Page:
Factually, I did not “pull” a stun gun and pepper spray on anyone. I informed Traver and company that I was in possession of the pepper spray and stun gun only after I went around the room to inquire if anyone in the room was in possession of any firearms or weapons and to stave off his erratic behavior. Prior to the meeting, I tried to confirm with Traver whether or not he was going to bring another gunman, but Traver refused to respond.
    On January 17, 2014, Traver threatened me in a written correspondence that he would report me to the State Bar if I proceeded with filing CCP 1992 actions against his non-appearing clients. Not only was his written threat a violation of the Rules of Professional Responsibility, but it was the crime of witness intimidation and I reported it as such to the Ventura County Sheriff’s Department.
    I purchased the pepper spray and stun gun/flashlight a day before the deposition out of fear for my brother’s safety. As I stated to the Court, if the only price I have to pay is the dismissal of this case, whose outcome was inevitable, for possibly saving my brother’s life, it is a price I will pay every day and twice on Sunday.
    In its decision today, the appellate court said, “If ever a case required a terminating sanction, this is it.” Do you agree with that sentiment?
    If ever a case required a reversal it was this case! As previously stated, Pelton-Shepard is and was directly on point, both in the facts and the law. Not matter what egregious act I did or did not commit, the law required that discovery had to be re-opened before any termination sanctions could be issued. The Appellate Justices showed their hand of corruption, lack of integrity and favoritism for the law when they purposefully and intentionally ignored clear, unequivocal California precedent to reach a decision based on hyperbole and emotion rather than California law thereby subscribing to the Golden Rule. They had the opportunity to demonstrate that the rule of law trumps emotion, politics and the financial wealth of the litigant, but these corrupt Justices treated my mother’s case of elder abuse like the police greet unarmed African-American’s – with summary execution.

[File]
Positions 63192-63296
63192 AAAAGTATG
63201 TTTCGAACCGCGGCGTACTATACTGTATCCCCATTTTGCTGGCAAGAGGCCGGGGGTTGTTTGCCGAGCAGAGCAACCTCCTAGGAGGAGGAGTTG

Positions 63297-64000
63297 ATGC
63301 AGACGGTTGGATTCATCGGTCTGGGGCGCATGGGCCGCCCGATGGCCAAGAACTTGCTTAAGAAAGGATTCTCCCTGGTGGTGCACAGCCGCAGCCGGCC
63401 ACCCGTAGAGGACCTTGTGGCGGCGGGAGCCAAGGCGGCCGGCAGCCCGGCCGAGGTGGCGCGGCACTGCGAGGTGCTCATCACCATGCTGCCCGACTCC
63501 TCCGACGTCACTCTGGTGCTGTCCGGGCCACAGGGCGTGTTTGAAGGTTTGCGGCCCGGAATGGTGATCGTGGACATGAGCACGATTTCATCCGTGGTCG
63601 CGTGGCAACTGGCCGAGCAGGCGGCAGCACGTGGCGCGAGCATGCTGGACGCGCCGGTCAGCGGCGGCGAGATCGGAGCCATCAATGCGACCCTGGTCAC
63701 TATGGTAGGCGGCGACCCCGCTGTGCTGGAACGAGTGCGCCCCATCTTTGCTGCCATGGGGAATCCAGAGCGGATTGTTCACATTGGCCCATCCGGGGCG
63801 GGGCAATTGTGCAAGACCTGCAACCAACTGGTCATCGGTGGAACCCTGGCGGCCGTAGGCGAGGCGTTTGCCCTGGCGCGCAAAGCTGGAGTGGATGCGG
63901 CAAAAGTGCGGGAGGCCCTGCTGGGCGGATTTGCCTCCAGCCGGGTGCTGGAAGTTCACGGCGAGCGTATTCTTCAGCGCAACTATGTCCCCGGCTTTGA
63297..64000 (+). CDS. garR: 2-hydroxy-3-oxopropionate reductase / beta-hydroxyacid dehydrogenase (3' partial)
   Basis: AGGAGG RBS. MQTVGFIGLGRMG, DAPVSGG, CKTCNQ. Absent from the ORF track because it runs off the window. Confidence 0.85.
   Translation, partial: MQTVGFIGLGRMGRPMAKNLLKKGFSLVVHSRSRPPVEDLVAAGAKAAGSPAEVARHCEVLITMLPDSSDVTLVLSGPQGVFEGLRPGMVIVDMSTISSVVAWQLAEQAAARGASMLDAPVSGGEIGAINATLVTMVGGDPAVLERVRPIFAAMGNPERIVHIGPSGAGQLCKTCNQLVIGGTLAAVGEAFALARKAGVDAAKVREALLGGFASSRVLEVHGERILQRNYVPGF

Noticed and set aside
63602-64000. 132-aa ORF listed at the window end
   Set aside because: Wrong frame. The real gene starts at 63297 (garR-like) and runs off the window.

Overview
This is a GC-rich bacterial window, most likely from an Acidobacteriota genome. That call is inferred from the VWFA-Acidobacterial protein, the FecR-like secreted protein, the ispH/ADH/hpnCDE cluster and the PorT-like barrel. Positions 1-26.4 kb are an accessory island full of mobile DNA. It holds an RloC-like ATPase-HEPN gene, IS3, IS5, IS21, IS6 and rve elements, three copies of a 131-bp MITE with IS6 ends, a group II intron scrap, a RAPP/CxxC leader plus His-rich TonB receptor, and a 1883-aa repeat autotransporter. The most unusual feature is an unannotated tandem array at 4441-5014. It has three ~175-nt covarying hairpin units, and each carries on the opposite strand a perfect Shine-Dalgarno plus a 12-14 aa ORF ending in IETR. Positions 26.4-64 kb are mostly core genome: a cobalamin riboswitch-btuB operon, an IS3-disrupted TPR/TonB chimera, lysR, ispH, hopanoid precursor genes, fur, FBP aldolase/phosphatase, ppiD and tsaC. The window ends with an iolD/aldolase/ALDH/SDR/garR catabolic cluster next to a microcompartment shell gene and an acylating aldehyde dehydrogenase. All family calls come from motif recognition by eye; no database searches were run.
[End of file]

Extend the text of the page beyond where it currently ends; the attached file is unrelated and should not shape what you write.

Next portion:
There are several factual inaccuracies worthy of noting.

    The petition could not have referenced the Oklahoma City and Boston bombings because at the time filing the Petition for Rehearing the Boston bombings at not occurred yet. It did reference U.S. Supreme Court Justice Brandeis’ statement, which was recited by Timothy McVeigh at his sentencing.
    I will be filing a Petition for Rehearing, mainly, to correct the spelling of my mother’s name. After it is summarily rejected, I will be filing a Petition with the California Supreme Court, which I predict will be summarily rejected.
    As a side note, despite the fact that I walked out of the State Bar proceedings and the fact that I am not opposing my disbarment, the State Bar is appealing their win?! From my perspective, this is pure harassment and retaliation for running against Ronald S. Prager and calling him the most corrupt judge in San Diego County. It trips the light fantastic to imagine that the State Bar has nothing better to do than to appeal a win in a case where the attorney does not even object to their own disbarment!
    Best regards,
    Douglas J. Crawford